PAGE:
It has been a long haul getting to this highly-anticipated moment. The World Series of Poker Main Event began on July 5, and after 10 days of poker action at the Rio All-Suite Hotel and Casino in Las Vegas, the final table of nine players has finally been reached.
These final nine players have bagged up their chips for the last time this summer and will all collect the minimum ninth-place money of $730,725. They will return to the big stage in November to compete for the top prize of $10 million, the gleaming WSOP bracelet, and the unmatched prestige of becoming only the 45th person in poker history to claim the title of WSOP Champion.
The last of the Canadians were eliminated before the final day — Day 7 — even began. The final player to represent our country was Chanracy Khun who was eliminated on Day 6. One Canadian lasted a little longer on the same day, but Dong Guo is a dual citizen and was representing China instead of his part-time home of our nation.
The headline for the November Nine has to be that Mark Newhouse has made the lineup for the second year in a row. The last player to do this was Dan Harrington in 2003 and 2004 when the fields were considerably smaller (839 and 2,576, respectively). It has been a decade since Harrington’s achievement, and the WSOP Main Event is attracting well over 6,000 players these days. Newhouse’s back-to-back final table achievement is nothing short of astounding.
Without any further delay, here are the final players making up the 2014 November Nine:
|1||Jorryt van Hoof||Netherlands||38,375,000|
It’s a fairly close race on the final table. There is no enormous chip lead or tiny short stack. It’s a tight pack and there should be plenty of maneuverability for all of these players, making any early predictions pretty difficult.
The Dutch chip leader has a little over $350,000 in live tournament winnings prior to the Main Event. The biggest prize he has ever claimed was a seventh-place finish in a tournament in Amsterdam in 2006 for $67,790. Jorryt van Hoof hasn’t cashed at the WSOP since 2008, but a long history of success in European events suggest that he is certainly capable of taking his chip lead all the way to a victory.
The young Norwegian with second-place chips has more experience with online cash games. Felix Stephensen's previous live tournament winnings are probably less than most of our readers’ with just $22,000, but he has shown that being new to this experience has done nothing to slow him down.
Mark Newhouse is happy to be carrying a third-place stack to the final table rather than the shorty he came to the 2013 final table with. He was the first eliminated of last year’s November Nine and he has to be excited to be better positioned this time around. He began this Main Event with just under $2.8 million in live tournament winnings, the largest of which was a win at the Borgata Poker Open for $1,519,020 in 2006.
Andoni Larrabe, from Spain, is a dual-arena pro with a record of success both online and live. His largest live tournament cash came last year when he won a $5,300 event at PokerStars Caribbean Adventure and earned $218,710. He also has two Spring Championship of Online Poker titles to prove that he knows how to close a final table.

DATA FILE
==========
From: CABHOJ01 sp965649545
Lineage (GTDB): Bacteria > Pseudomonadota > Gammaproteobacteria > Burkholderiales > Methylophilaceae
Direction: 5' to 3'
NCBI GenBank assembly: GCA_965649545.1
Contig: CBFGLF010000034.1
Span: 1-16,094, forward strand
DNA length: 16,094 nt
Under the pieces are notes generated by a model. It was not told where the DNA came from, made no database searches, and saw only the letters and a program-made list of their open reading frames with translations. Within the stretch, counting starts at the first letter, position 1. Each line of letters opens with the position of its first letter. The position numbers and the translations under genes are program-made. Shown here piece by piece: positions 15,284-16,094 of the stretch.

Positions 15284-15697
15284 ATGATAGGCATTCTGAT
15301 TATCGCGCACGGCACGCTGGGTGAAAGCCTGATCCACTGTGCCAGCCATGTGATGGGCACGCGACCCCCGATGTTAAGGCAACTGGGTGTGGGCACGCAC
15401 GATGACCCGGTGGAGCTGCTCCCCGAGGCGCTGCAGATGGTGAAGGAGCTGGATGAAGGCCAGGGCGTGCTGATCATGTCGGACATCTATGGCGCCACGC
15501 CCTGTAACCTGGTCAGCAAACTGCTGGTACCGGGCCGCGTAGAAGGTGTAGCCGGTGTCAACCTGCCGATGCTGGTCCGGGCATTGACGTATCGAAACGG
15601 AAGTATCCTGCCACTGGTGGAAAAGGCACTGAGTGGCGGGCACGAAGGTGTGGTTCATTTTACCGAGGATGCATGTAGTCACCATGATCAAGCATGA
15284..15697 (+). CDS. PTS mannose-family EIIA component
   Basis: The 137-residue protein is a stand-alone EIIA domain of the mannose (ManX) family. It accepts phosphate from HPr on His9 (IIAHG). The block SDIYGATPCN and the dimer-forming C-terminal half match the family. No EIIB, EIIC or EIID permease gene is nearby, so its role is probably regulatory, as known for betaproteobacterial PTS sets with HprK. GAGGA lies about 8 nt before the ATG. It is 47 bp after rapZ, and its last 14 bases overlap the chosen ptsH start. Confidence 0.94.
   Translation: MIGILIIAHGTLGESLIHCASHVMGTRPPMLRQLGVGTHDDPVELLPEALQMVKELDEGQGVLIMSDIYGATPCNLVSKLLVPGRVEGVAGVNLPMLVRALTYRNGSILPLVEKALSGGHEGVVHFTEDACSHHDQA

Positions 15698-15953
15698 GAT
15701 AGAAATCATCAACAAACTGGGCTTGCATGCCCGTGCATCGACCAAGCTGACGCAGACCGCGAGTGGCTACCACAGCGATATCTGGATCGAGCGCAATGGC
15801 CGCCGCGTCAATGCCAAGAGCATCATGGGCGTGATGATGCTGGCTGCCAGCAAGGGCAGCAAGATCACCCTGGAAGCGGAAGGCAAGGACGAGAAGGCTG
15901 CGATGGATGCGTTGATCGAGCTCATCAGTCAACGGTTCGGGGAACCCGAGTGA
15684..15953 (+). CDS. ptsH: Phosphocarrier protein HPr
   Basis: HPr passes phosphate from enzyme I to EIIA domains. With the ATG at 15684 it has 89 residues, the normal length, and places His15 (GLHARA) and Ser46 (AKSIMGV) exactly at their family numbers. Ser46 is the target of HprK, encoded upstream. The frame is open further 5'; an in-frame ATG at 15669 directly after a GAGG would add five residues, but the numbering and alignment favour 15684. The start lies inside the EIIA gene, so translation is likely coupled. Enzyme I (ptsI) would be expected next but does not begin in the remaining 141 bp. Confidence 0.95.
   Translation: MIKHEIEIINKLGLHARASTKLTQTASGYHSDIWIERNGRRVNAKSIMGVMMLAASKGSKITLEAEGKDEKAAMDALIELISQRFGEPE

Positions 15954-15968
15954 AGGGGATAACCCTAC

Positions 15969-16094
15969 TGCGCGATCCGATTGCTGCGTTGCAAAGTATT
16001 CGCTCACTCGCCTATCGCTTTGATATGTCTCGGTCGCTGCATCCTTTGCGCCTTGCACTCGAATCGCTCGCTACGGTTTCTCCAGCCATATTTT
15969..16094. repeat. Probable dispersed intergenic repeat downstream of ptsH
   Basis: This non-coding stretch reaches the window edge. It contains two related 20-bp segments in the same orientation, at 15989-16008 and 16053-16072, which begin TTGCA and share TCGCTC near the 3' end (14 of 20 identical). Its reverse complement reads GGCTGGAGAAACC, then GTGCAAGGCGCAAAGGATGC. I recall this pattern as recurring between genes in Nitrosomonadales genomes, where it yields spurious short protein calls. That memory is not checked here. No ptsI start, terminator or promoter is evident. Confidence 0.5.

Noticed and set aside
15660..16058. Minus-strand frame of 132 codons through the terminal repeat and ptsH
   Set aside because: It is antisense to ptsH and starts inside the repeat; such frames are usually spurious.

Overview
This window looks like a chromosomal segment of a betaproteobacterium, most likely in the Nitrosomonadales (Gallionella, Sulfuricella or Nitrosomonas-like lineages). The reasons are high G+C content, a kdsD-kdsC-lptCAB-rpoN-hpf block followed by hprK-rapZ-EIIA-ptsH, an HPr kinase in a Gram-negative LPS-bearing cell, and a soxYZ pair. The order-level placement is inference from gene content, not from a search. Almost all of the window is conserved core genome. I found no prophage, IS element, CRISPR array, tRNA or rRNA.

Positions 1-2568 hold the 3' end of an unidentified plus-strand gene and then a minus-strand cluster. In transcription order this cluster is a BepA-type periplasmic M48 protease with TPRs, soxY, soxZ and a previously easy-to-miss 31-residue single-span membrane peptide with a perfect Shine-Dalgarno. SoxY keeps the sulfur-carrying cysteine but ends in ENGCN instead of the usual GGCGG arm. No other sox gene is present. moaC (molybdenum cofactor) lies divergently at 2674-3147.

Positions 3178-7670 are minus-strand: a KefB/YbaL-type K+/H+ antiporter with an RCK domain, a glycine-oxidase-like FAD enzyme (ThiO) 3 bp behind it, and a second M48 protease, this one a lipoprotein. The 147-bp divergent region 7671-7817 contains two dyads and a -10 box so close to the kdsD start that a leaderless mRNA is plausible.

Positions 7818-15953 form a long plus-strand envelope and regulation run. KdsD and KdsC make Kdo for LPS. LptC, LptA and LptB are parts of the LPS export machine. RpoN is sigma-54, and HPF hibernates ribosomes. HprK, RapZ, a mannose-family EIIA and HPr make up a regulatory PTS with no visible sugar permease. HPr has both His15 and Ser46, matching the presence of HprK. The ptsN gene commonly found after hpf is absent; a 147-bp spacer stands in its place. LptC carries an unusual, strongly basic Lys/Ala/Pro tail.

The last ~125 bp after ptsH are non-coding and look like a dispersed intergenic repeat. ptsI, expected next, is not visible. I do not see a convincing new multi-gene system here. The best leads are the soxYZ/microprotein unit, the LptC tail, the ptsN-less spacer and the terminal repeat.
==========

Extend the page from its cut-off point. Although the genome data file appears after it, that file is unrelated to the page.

Dan Sindelar is a local from Las Vegas where he plays regularly. The Main Event is his fourth cash of this year’s WSOP. Sindelar’s prior live tournament earnings are over $300,000, easily eclipsed by this final table appearance.
“Billy Pappas”, or William Pappaconstantinou, has been on the world stage as a champion of a game before, but not for poker. He became a foosball pro when he was 12 years old and holds nine world titles. His previous poker success amounts to just over $100,000 in live tournament winnings, the best of them being a final-table result in a WSOP Circuit event last year.
The fourth and final American in the November Nine is William Tonking. This is his first WSOP Main Event cash and his fourth WSOP cash. With under $100,000 in live tournament winnings, Tonking is one of the less experienced players in this intense situation.
The Swedish pro comes in with the second-shortest stack after claiming the honour of chip leader at the end of both Day 1a and Day 6. With $4.8 million in live tournament winnings prior to this Main Event, Martin Jacobson knows his way around a final table. He also final-tabled Event #32: $10,000 Six-Handed No-Limit Hold’em Championship at this summer’s WSOP, finishing seventh for $66,382. Last year he final-tabled the One Drop High Roller at the WSOP and earned the largest tournament prize of his career — $807,427 for sixth place.
South American representation comes in the form of Bruno Politano from Brazil. Politano brings a very enthusiastic group of supporters to the rail as he becomes the first Brazilian to make the WSOP Main Event final table. His countrymen are sure to come out in full force in November to celebrate the historic achievement. His previous live tournament cashes total a little over $100,000, and all but one of them come from South American events; he had a small cash at the WSOP in 2011.
Thanks for following along through this summer’s WSOP, and we are all looking forward to finishing our Main Event coverage when the November Nine return later this year to determine a champion.